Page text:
Spend more than five minutes on Twitter and you are likely to stumble across a spat between two users over the origin of a joke. This much-loved pastime has become the topic of international debate this week, as Twitter has started deleting stolen jokes on the grounds of copyright infringement.
It all started when freelance writer Olga Lexell alerted Twitter to the fact that several other accounts had pilfered her joke and reposted it as their own. The gag in question was weak at best (“Saw someone spill their high end on the sidewalk and now I know god is on my side”) but Lexell’s argument was solid; as a freelancer, her words are her livelihood. She stressed in her complaint to Twitter that her jokes are her intellectual property, and Twitter reacted by deleting the duplicated content, replacing posts with the message; “This tweet has been withheld in response to a report from the copyright holder.”
That might have been the end of the matter, had late night icon Conan O’Brien not been accused of exactly the same offence. In a lawsuit filed on the 22nd July, it is alleged that four jokes O’Brien made during monologues on his show this year were in fact lifted near-verbatim from the Twitter account of writer Robert Kaseberg. O’Brien’s production company have stated they “firmly believe there is no merit to this lawsuit.”
It does, however, raise the question; when does a tweet become your intellectual property? How specific does your observation or selection of words need to be before it becomes more than mere coincidence? After all; plenty of people have gone for the low-hanging comedic fruit when it comes to public figures like Caitlyn Jenner and Kanye West. Does that make each poor-taste remark yours and yours alone? Or, once you’ve pressed ‘Tweet’, does it enter the public domain?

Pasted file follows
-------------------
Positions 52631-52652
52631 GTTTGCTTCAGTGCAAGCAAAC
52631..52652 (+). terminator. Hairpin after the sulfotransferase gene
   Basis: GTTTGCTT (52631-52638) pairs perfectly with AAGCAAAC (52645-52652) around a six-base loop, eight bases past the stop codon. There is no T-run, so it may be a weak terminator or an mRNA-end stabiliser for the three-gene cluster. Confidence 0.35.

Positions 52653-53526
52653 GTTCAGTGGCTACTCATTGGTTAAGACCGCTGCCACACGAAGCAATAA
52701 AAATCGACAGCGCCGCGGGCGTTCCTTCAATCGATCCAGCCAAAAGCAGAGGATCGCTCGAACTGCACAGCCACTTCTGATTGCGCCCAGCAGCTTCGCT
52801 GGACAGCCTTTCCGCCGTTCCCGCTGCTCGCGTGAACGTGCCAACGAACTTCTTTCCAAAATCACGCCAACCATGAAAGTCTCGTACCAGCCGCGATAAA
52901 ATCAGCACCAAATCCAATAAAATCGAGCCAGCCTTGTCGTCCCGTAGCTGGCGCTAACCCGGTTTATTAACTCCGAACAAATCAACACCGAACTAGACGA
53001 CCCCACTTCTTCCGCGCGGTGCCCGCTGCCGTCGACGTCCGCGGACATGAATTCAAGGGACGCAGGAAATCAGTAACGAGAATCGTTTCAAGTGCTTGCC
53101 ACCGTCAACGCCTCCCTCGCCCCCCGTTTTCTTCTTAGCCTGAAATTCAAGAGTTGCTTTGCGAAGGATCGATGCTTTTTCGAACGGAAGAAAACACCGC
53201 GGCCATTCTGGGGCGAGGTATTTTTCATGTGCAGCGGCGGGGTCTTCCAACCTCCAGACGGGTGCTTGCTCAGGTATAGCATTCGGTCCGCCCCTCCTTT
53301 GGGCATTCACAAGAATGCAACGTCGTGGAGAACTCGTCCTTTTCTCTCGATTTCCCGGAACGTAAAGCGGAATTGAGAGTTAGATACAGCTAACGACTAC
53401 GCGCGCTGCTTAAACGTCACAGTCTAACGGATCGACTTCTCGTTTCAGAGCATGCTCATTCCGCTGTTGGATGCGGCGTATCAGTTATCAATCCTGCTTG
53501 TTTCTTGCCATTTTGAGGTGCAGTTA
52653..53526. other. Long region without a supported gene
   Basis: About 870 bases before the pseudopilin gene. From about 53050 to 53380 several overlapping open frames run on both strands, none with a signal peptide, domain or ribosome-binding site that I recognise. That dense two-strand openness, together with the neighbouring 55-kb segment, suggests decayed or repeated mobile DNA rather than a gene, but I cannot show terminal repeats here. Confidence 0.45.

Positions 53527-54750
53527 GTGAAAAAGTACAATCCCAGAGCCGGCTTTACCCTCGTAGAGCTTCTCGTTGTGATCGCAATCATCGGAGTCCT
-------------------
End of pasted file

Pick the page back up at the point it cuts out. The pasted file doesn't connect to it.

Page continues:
“The question is not: Are Tweets Copyrightable,” says lawyer Brock Shinen. “The question is: Is This Tweet Copyrightable. The copyrightability of Tweets is not dependent on the fact that they are Tweets. Rather, it is dependent on the analysis of the Tweet in question.”
A number of users are outraged that plagiarised puns are the focus of such scrutiny by Twitter and the press, when bullying and shaming are still such a prevalent problem online. And now that Lexell and Kaseberg’s cases have become widely shared, there will undoubtedly be an influx of jokers reporting copyright infringement of their own content. “Admittedly, there are other more pressing concerns for Twitter to fix, including the problems of harassment and abuse,” writes Luke O’Neil in Dazed, “and the odds of Twitter’s team being able to handle and accurately parse a significant volume of requests like this is highly suspect as well. Nonetheless, it’s a start.”